The reroute of a snowmobile trail that originally cut through Royal Lake in the BWCAW has also attracted attention. The proposed route follows a ridge outside the BWCAW but still visible and within earshot of Royal Lake. It has been challenged on the grounds that it disturbs the wilderness character of the BWCAW, which the USFS has been charged to protect by the Wilderness Act of 1964 and 1978. The trail is still under litigation and remains unresolved.

A Shift In Perspective

A decades old debate between multiple use and preservation lies at the heart of both disagreements, and the outcomes are deeply personal for many – particularly those who are directly affected and the advocacy groups on both sides of the issue. And the decisions do set precedents for future management of the Wilderness. In many respects, however, they represent only a fraction of a larger conversation that is beginning to take shape around the BWCAW – a discussion that, at its heart, is recognizing that the Wilderness does not exist in a vacuum. Where the issues at hand were once dominated by the direct use of the Wilderness itself, the conversation is increasingly cognizant of the fact that activities and issues outside of the Wilderness are invariably connected to its health.

The notion isn’t new. As part of its management practices, the Forest Service routinely assesses the impact of proposed activities outside of the BWCAW for their impact on the Wilderness itself. For example, a proposed timber harvest outside the Wilderness would be assessed for changes to the visual aesthetic, noise pollution, potential runoff and other factors. These assessments are conducted and shared with the public in accordance with the National Environment Policy Act (NEPA), and they play a critical role in protecting the BWCAW’s wilderness character. But determining acceptable impact can be subjective. In some cases, environmental organizations have demanded more stringent protection by using the mandate to protect wilderness character as grounds to challenge Forest Service activities outside of the BWCAW, like timber harvests.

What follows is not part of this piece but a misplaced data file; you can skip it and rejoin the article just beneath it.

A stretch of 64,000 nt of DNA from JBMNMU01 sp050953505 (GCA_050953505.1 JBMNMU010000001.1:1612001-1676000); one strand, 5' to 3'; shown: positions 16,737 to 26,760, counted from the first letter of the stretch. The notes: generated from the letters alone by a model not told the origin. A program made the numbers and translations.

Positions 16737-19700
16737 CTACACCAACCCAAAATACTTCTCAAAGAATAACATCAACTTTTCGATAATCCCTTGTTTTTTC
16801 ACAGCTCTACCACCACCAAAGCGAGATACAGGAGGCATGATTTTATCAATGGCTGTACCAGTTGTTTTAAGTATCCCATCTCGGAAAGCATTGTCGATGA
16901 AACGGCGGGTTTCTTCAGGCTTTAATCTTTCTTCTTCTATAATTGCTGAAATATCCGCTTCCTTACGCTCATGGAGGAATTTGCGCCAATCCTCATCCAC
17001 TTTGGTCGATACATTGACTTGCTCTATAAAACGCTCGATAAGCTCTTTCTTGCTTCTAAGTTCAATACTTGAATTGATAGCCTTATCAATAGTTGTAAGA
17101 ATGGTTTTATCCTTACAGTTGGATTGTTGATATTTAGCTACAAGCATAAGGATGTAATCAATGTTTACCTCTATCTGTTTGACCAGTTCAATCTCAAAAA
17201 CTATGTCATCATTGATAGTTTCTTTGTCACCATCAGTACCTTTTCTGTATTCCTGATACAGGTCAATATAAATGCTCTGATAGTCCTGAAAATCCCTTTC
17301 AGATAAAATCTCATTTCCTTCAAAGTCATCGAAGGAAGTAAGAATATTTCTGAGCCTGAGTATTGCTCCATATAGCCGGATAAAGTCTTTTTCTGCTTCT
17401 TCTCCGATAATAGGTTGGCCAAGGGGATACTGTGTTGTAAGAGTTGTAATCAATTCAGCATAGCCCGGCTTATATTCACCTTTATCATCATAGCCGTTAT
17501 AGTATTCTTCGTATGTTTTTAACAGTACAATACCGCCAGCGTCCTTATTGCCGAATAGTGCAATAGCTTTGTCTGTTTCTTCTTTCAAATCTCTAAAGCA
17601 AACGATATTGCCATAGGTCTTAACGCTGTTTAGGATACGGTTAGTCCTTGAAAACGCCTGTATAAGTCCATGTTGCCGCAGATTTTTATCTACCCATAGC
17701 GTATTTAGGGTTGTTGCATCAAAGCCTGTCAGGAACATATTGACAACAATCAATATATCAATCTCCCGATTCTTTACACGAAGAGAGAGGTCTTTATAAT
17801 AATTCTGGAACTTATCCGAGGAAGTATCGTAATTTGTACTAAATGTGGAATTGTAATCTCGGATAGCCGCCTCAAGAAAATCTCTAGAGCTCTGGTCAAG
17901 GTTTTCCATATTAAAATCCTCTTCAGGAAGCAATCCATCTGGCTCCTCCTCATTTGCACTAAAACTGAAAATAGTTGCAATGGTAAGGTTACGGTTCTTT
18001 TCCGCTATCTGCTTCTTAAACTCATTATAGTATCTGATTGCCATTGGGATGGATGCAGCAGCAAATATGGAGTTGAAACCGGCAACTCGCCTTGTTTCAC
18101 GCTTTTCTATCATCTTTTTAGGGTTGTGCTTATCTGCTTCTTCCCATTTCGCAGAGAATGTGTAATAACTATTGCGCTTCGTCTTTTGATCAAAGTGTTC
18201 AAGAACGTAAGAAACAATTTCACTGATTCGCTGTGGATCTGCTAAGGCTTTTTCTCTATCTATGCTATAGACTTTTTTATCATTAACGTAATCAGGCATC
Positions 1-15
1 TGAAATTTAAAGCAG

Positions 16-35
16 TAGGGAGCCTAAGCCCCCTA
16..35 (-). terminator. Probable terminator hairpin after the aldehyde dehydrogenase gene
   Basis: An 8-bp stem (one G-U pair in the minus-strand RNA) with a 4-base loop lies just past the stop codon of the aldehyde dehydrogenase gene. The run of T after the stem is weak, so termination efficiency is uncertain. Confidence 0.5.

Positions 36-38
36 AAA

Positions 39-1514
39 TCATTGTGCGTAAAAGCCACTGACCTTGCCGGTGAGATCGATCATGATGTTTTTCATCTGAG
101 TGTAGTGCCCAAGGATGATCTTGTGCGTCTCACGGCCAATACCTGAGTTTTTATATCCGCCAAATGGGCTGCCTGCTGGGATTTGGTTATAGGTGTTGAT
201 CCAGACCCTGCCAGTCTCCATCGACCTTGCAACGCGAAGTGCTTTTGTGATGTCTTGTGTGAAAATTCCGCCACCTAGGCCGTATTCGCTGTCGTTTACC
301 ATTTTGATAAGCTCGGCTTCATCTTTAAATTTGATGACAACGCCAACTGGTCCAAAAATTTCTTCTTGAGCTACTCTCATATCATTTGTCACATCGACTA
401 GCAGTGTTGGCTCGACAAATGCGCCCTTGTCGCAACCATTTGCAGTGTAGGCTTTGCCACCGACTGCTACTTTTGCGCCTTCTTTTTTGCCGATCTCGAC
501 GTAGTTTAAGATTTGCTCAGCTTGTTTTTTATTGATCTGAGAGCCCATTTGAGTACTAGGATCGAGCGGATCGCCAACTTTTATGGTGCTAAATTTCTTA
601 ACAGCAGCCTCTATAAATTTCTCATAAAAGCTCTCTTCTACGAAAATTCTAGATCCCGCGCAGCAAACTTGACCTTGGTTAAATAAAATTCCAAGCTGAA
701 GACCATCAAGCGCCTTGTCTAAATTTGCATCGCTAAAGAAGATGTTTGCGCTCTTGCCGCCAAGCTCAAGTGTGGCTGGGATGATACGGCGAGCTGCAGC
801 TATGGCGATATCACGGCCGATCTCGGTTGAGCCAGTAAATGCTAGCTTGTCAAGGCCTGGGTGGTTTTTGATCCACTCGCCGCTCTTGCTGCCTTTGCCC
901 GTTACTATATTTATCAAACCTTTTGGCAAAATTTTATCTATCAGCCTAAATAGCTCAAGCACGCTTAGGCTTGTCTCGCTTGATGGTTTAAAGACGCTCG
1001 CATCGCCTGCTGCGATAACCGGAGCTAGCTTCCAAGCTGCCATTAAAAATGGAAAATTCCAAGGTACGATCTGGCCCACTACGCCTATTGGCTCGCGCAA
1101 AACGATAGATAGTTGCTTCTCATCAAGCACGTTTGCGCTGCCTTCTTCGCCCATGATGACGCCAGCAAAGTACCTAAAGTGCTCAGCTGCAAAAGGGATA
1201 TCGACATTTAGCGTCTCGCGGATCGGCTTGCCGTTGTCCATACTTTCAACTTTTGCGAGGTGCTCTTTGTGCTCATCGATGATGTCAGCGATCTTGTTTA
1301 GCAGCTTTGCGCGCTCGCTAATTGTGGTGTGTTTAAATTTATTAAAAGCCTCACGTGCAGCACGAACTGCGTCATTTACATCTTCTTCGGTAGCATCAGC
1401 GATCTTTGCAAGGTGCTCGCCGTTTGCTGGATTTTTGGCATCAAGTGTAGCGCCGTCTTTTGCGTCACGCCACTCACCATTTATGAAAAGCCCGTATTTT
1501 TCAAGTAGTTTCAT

These types of lawsuits have the potential to become hot button issues, championed as effective tools by groups favoring stricter wilderness protection and challenged by others as a political tool inhibiting resource management. But from a broader perspective, they also represent a shift in public awareness that is leading to new questions and concerns. There is no buffer zone around the BWCAW. In a world where external changes increasingly infringe upon BWCAW boundaries, how do we protect its character and still effectively manage state and national resources and create vibrant local communities? Recent mining developments on the Iron Range exemplify this challenge. Discussions include possible mines in the Ely area, on the same watershed as the wilderness. They would create much-needed jobs to stimulate the local economy but raise concerns about pollution control for many.